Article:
How to Clean Up Your Blog

How to Clean Up Your Blog

For years, bloggers were told that the key to a successful blog was a steady stream of content. So people created detailed content calendars and hopped on the content marketing treadmill.

Many organizations are still on that treadmill, scrambling to crank out anywhere from one to several blog posts every week—sometimes writing posts that are almost identical to ones they wrote months or years ago.

But here’s the thing: that’s not the best way to run a blog anymore.

Why write the same post twice, when you can just share the original with your audience—or better yet, update and republish it?

And all those 500-word blog posts tend to have pretty short lifespans. When you stop promoting them, people stop reading them. And when you have hundreds of pages nobody visits anymore, Google starts to see your website as a ghost town (and they don’t like sending people to ghost towns).

The world of blogging has changed. But thankfully, even if your blog didn’t do well last year, you don’t have to start over from scratch. With a little tidying up, the blog you have right now can start doing a lot more for your organization.

Here’s how you can start cleaning up your blog and getting more from the work you’ve already done.

Find and combine redundant content

Have you ever heard someone throw out a blog post idea and thought, Haven’t we written this before? At some point, most bloggers can relate to that experience. It’s almost inevitable when you write about the same industry for long enough, but add the pressure of a content calendar or a blogging quota, and it’s bound to happen.

Plus, over the last few years, how many different people have created content for your organization? The more people you have writing blog posts and coming up with ideas, the greater the chance is that you’ve published redundant content.

That redundant content isn’t doing you any good. You might be contradicting yourself. One of them might be more outdated than the other. And you’re making it harder for your readers to benefit from your best insights. Do you really expect someone to read both 5 Volunteer Appreciation Ideas and How to Say Thank-You to Your Volunteers?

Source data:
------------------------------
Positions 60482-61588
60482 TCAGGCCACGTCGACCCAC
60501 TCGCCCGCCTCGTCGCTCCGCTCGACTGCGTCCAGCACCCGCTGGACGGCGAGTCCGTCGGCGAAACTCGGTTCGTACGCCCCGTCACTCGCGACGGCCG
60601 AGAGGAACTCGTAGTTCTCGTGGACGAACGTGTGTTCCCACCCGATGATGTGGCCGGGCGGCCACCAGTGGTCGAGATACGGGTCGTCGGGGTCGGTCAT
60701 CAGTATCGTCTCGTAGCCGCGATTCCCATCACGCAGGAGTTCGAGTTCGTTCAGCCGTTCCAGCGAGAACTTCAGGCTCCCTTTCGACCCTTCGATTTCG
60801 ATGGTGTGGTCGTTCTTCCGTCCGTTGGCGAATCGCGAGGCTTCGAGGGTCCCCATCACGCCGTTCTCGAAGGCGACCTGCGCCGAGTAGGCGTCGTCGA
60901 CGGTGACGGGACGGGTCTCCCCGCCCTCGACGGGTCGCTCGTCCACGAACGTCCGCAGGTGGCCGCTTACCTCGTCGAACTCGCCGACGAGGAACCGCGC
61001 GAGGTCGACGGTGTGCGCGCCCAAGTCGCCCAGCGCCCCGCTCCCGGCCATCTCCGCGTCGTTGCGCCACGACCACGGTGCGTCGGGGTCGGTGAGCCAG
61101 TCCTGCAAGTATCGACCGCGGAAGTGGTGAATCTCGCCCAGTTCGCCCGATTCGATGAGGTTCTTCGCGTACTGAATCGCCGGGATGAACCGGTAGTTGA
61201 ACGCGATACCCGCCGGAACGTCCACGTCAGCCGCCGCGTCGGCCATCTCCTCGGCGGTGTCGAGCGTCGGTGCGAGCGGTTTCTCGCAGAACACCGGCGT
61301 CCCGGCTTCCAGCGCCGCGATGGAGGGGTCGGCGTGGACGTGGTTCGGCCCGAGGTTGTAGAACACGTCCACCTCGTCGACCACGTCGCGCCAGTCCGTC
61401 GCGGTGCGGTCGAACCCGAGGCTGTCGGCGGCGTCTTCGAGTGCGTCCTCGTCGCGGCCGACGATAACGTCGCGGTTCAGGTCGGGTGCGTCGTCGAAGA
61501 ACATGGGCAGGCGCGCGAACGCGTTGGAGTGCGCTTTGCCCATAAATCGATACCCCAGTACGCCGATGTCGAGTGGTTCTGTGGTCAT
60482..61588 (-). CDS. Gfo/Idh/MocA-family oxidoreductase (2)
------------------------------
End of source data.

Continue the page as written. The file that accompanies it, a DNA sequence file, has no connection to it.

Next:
When you find redundant posts, ask yourself:

Does one of these get more traffic than the other? Is one of them stronger, more unique, or more thorough? Do we link to one of these more than the other?

Questions like those will help you decide which post to keep and which one to salvage. You’ll probably find a lot of overlap, but be sure to save any unique ideas worth hanging on to. Then you can either use a 301 redirect, noindex, or rel=”canonical” tag to get rid of the redundant post without causing other problems. (If you just delete the post you don’t want, you’ll have broken links floating around your website, which is also bad.)

Turn related posts into “pillar pages”

Let’s say you create check-in/check-out software for churches to use in their nurseries. Over the years you’ve written dozens of 500-word posts about running a children’s ministry. None of those are probably going to rank in Google for “church nursery” because they aren’t very comprehensive.

But what if you combined a bunch of those posts into The Complete Guide to Running a Children’s Ministry or 27 Tips to Create an Excellent Children’s Ministry. It probably wouldn’t take much work to write a new intro and weave these posts together, and then you’d have an authoritative page about children’s ministry. (And you can continue adding to this page whenever you think of a new tip!)

These “pillar pages” become posts you link to every time you talk about these topics in the future, they provide evergreen content you can promote again and again, and most importantly, they can start to climb the search engine results pages. That means people looking for help with their church nursery find you, and they start to see you as an expert in this space.

Get rid of the posts nobody is reading

When your organization puts time and money into creating content, it probably sounds crazy to get rid of it. But if nobody is reading that content anymore, it’s not just “wasting space”—it’s hurting your reputation with Google.

Google sees all those pages that nobody is linking to, sharing, or reading and thinks, “Wow, this website must not be very good. Most of the pages have had zero views in the last year.” But if you create redirects or canonical tags, or you tell Google not to index that page (more on that here), all of a sudden Google only sees “the good stuff.”

This might feel tedious, but it shows Google that your website is relevant to people looking into your industry or product category and that you are providing a good experience for the people who visit your site. And that can impact how often Google shows people your pages.

Salvage what you can from these lonely old pages, but don’t trick yourself into thinking they still deserve to exist. If no one has viewed a page for months (or years!), keeping it around does more harm than good.

Cleaning up your blog is about getting the most out of the work you’ve already done and providing the best experience for your audience. It takes some work up front, but the increased traffic and smoother user experience will be worth the time and energy you put into it.

2019-01-17T17:32:16+00:00

About the Author:

Ryan Nelson
Ryan Nelson is a writer for Overthink Group, where he helps brands tell their stories and climb search engine results pages.